The title of my presentation, “How can we work together to improve security and resilience of the global routing system?” contained part of the answer that MANRS participants believe in: we can only improve the situation by working together. And the MANRS initiative itself offers a possible answer to the how.

Reflecting on an old well-known incident of YouTube prefix hijacking, one can observe that YouTube, by itself, could not protect its network from hijacking, but that Pakistan Telecom and PCCW could. What YouTube could have done is mitigate the attack – and that is what it did – but the damage had already been done. Another thing that a network can do is to help others to protect their networks. For instance, letting others know what announcements to expect by registering this information in an IRR, or RPKI.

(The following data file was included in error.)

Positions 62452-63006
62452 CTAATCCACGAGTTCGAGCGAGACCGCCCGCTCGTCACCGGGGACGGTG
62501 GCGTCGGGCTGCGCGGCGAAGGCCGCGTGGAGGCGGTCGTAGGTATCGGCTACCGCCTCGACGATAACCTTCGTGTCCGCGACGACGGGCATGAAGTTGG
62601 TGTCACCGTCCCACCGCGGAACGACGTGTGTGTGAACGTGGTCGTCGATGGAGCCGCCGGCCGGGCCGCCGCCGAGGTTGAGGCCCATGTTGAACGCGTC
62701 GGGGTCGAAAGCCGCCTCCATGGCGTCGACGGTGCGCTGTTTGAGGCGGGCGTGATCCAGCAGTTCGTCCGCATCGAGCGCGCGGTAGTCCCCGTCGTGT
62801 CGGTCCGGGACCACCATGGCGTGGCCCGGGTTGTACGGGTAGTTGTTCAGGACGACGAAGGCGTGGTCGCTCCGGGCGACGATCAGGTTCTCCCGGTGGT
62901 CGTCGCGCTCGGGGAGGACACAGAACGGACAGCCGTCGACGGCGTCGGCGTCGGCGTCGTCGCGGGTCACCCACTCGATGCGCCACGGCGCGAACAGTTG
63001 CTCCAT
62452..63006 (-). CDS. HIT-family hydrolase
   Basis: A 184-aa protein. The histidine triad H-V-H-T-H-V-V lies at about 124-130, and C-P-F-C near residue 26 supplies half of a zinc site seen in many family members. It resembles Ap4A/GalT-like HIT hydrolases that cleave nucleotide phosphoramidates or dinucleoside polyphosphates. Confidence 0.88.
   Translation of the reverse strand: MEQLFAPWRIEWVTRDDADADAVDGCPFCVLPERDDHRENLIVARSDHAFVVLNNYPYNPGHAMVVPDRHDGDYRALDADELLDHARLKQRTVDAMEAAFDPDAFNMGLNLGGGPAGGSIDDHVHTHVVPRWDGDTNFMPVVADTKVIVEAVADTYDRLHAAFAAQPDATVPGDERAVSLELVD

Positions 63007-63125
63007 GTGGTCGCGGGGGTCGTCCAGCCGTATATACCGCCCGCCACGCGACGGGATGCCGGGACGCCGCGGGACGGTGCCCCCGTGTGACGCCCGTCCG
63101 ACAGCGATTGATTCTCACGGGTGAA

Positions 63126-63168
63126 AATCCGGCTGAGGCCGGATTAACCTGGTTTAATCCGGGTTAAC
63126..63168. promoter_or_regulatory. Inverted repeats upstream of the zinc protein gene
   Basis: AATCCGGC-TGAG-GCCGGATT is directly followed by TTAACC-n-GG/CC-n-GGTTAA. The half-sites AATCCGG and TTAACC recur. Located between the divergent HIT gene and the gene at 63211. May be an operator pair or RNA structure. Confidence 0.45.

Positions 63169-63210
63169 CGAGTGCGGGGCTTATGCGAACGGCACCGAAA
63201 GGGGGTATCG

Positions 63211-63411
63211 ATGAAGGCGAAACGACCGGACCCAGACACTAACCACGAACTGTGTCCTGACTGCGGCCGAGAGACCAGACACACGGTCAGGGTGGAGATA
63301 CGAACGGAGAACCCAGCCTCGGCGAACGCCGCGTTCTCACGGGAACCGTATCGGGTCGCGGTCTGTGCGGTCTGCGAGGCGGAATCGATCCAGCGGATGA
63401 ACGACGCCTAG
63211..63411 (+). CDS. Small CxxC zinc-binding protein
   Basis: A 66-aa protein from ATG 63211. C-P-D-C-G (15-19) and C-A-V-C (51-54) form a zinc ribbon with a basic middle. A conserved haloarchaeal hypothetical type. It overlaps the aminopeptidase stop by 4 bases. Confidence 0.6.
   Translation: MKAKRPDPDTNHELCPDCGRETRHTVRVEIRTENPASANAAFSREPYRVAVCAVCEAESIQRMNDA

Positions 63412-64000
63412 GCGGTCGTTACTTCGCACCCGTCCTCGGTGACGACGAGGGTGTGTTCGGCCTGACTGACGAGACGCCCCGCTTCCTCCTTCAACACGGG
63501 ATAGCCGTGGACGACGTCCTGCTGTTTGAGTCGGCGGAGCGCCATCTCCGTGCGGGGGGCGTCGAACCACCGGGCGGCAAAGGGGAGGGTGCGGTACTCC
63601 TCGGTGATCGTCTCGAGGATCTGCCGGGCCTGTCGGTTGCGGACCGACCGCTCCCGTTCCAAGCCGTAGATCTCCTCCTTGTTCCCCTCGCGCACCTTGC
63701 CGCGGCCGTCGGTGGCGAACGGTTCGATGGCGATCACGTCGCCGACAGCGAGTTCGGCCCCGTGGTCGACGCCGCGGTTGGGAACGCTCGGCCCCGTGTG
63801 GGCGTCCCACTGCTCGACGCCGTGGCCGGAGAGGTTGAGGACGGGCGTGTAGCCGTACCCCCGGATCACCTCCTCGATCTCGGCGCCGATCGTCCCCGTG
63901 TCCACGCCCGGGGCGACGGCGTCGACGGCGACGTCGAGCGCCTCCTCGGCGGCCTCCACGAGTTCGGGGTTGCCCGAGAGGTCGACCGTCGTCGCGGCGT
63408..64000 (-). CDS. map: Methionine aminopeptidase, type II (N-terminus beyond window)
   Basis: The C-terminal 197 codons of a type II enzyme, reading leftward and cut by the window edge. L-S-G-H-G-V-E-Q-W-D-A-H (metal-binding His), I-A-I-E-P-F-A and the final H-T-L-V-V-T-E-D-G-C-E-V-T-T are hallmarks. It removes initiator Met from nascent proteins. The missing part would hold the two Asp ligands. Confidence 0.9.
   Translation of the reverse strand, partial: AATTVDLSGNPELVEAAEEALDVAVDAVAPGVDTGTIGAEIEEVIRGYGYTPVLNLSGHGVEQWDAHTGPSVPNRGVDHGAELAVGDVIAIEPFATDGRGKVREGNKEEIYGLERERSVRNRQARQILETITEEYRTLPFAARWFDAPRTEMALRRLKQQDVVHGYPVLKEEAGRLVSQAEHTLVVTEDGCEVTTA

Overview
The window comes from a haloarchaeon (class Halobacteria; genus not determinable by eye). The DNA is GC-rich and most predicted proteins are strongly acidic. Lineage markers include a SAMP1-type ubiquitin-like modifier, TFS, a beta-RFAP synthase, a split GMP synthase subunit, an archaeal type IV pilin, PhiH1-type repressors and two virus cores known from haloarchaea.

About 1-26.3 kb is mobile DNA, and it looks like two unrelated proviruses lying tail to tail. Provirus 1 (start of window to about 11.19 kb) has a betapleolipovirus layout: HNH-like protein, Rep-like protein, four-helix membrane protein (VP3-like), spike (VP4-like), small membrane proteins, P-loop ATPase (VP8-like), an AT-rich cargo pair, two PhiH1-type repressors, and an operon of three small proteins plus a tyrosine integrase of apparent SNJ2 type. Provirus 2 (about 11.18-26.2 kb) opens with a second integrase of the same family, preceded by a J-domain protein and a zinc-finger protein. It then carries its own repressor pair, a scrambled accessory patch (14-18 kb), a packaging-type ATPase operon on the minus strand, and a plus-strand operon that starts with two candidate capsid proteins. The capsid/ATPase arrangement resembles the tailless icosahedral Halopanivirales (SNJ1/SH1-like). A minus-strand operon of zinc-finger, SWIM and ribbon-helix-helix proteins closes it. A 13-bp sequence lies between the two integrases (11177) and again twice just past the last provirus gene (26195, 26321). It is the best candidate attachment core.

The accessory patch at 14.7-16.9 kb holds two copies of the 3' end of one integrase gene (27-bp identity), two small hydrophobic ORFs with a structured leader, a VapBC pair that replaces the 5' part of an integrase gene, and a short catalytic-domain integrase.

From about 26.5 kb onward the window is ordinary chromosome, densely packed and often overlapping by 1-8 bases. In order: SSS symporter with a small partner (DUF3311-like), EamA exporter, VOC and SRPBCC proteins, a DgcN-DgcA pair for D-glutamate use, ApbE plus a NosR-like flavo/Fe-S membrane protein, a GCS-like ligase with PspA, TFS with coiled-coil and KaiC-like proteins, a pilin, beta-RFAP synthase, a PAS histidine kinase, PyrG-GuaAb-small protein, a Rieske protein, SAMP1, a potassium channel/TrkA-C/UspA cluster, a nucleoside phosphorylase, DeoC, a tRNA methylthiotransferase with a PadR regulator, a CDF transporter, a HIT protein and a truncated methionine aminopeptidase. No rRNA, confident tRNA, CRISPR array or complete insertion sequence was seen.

The promise of MANRS is that it can help others to protect your network. But to make this happen, you should join, too.

There was strong support for the idea that implementing the actions identified in MANRS is a good way to go that can make routing more secure and reliable. There was less agreement that one should also join the MANRS initiative, though. Apart from traditional shyness (we are simply doing our job well), there are other factors, like perceived difficulties of convincing other people in the company of the benefits of this initiative.

Write us (http://www.routingmanifesto.org/contact/) if you want to discuss this further, or simply share your doubts and concerns – that is very helpful, too!

And if you are ready and convinced – Gå med i MANRS idag!!

Categories
Deploy360 IPv6

Interesting IPv6 Address Planning Discussion on NANOG Mailing List